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The Taliban vowed to cut ties with al Qaeda, but the terror group appears to be growing in Afghanistan

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Al Qaeda has established eight new training camps and maintains several safehouses in Afghanistan, according to a report provided to the United Nations Security Council this week. The report, compiled by the council's committee created to monitor al Qaeda, indicates that the Taliban has not honored its pledge to the U.S. – outlined in the Doha agreement – to sever ties with the terror group, and that the two organizations remain close.

The Taliban has provided increased protection and support for al Qaeda members since regaining control over Afghanistan in 2021, when U.S. forces pulled out, the report says.

According to the report presented to the Security Council, the group behind the Sept. 11, 2001 terror attacks on the U.S. has established "up to eight new training camps in Afghanistan, including four in Ghazni, Laghman, Parwan and Uruzgan Provinces, with a new base to stockpile weaponry in the Panjshir Valley."  

The terrorist organization also operates five madrasas - religious schools where it trains and indoctrinates children to become fighters - in the east and northeast of Afghanistan, the reports said. It also controls several safehouses in the capital, Kabul, and Herat province, from whereit facilitates the movement of its members and liaisons between its leadership in the country and its top leadership in neighboring Iran, the report says.

The Taliban released a statement denying the report, saying that the United Nations is "always spreading propaganda."

"There is no one related to al Qaeda in Afghanistan, nor does the Islamic Emirate allow anyone to use the territory of Afghanistan against others," the statement said.

Al Qaeda's current leader, Sayf al-Adl is believed to be based in Iran, according to the United Nations and the U.S. Justice Department, which is offering a $10 million reward for information on his exact whereabouts.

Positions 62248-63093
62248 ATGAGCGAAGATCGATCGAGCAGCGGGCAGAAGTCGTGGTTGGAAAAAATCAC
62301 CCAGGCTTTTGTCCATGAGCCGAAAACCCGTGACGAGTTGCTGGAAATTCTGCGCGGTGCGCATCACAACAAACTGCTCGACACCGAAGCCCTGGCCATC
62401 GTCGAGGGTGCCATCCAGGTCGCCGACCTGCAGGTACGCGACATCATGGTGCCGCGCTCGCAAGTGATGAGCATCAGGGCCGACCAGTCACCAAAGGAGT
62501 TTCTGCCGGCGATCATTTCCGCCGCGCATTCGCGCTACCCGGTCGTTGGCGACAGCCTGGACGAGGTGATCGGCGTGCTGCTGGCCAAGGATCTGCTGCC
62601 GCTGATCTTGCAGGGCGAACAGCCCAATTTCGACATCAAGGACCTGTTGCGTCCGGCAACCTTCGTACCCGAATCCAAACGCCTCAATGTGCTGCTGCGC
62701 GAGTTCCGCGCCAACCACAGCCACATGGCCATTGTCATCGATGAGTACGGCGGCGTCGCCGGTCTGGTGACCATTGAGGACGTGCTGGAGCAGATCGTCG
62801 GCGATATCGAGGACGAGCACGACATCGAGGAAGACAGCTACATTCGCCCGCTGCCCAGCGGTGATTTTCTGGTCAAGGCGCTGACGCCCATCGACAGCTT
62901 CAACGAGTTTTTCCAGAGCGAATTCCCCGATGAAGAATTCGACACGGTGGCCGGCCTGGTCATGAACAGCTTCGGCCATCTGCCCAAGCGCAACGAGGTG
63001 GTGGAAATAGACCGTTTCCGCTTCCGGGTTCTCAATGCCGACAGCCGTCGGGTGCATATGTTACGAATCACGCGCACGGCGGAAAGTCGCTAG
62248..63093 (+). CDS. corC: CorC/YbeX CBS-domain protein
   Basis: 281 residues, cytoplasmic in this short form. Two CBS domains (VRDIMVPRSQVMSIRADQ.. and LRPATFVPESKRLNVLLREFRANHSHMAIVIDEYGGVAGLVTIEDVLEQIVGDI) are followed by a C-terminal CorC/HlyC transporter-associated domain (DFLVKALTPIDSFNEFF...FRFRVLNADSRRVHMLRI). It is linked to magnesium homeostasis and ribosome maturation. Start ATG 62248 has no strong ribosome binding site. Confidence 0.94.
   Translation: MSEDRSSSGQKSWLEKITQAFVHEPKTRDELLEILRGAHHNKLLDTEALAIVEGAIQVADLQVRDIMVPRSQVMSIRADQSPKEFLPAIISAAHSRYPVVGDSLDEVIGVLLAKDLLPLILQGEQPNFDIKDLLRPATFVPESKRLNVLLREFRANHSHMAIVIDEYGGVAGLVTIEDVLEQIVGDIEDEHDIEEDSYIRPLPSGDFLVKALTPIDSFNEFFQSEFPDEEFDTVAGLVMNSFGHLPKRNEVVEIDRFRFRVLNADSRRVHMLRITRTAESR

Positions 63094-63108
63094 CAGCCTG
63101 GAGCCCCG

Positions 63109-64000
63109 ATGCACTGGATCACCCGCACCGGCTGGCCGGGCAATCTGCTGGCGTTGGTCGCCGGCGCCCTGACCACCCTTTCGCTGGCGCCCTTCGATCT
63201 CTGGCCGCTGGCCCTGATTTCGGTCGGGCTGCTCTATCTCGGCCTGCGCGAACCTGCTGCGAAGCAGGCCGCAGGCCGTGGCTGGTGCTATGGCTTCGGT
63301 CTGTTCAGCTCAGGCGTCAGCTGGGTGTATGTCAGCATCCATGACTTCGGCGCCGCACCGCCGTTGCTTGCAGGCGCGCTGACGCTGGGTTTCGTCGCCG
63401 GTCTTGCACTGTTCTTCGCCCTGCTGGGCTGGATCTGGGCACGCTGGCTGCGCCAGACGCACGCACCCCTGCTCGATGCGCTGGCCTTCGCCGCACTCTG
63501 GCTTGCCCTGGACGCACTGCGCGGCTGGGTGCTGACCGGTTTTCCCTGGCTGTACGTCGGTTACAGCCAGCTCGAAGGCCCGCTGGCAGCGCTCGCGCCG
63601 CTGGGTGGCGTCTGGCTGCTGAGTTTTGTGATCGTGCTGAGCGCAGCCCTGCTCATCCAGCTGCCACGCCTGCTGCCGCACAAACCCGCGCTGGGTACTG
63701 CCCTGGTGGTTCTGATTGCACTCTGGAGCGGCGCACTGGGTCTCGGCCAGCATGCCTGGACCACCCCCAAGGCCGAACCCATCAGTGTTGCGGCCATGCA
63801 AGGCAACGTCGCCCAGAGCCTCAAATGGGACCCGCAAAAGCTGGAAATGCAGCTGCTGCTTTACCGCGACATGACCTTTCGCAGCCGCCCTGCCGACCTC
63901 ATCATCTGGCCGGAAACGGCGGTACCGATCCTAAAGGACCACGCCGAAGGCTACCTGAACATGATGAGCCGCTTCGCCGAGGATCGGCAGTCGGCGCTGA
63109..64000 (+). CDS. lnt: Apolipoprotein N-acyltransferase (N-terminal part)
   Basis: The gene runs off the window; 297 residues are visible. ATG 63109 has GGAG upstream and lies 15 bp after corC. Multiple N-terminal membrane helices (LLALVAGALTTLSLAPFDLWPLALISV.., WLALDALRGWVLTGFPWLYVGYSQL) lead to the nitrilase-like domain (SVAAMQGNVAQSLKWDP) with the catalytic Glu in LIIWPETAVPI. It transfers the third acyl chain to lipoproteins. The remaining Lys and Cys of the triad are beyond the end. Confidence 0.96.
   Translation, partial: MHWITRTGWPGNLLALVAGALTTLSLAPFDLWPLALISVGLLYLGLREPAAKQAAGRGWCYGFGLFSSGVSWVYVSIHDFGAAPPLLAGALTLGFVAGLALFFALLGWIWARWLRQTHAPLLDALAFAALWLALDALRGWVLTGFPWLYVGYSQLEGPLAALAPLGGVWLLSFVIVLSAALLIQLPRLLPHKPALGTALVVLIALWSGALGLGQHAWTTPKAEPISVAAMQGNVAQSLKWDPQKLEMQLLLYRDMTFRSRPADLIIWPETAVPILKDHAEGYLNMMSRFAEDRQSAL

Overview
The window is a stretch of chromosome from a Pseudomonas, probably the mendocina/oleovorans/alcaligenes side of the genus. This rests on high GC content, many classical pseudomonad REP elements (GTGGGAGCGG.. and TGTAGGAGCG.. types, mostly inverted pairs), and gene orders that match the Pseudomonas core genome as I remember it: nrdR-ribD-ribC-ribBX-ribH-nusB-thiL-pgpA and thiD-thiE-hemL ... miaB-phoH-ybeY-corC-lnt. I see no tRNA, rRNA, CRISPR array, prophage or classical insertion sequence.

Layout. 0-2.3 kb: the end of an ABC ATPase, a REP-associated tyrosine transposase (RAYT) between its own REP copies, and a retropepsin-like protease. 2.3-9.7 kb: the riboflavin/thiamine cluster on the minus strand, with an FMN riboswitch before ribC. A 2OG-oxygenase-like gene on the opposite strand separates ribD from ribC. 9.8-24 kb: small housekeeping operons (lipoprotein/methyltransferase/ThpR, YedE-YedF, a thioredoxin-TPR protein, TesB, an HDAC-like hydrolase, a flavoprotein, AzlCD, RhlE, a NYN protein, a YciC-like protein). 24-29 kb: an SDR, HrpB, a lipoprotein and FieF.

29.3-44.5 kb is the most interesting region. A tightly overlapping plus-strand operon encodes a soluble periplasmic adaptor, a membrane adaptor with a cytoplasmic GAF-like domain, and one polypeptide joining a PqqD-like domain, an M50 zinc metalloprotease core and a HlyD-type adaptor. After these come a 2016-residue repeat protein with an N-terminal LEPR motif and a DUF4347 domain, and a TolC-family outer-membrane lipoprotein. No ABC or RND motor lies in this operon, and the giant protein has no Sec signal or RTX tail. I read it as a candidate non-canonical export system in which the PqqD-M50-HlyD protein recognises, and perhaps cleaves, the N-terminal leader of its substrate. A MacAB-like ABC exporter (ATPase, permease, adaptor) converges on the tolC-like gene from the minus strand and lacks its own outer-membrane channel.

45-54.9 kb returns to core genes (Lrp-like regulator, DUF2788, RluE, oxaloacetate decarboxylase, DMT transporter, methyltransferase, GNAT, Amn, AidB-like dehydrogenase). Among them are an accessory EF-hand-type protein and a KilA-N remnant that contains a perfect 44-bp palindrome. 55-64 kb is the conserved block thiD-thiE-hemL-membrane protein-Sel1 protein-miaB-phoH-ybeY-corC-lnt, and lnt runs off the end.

Taliban-al Qaeda relations

A year after the Taliban's takeover of Kabul, the U.S. killed al Qaeda's then-leader Ayman al-Zawahri with a drone strike in Kabul's diplomatic district. He was inside a guest house belonging to the Taliban's Interior Minister, who is also the leader of the powerful Taliban-affiliated Haqqani network, Sirajuddin Haqqani.

"The presence of al Qaeda senior figures in the country has not changed, and the group continues to pose a threat in the region and potentially beyond," the U.N. report warns. It notes, however, that in its assessment, "the group cannot at present project sophisticated attacks at long range."

Analysts believe al Qaeda is now a much weaker organization than it used to be, and many doubt the Taliban would allow activities that would jeopardize the U.S. humanitarian support provided to Afghanistan, which remains vital to preventing a humanitarian crisis in the country.

"Are there training camps in Afghanistan? It is entirely possible. But their capacity to hit targets outside the immediate South Asian region is minimal," veteran regional analyst Torek Farhadi told CBS News. "The Taliban are careful not to let such activities develop, as they are in contact with U.S. authorities."

"The U.S. is currently the largest humanitarian donor in Afghanistan through the U.N., but ultimately, this support has resulted in avoiding a further humanitarian crisis in the country. The Taliban recognize this precious U.S. support and will not risk upsetting this arrangement," he said.

On Tuesday, the U.S. Special Inspector General for Afghanistan Reconstruction said the international community had provided at least $2.9 billion in aid to Afghanistan since August 2021, some $2.6 billion of which came from the U.S. government.

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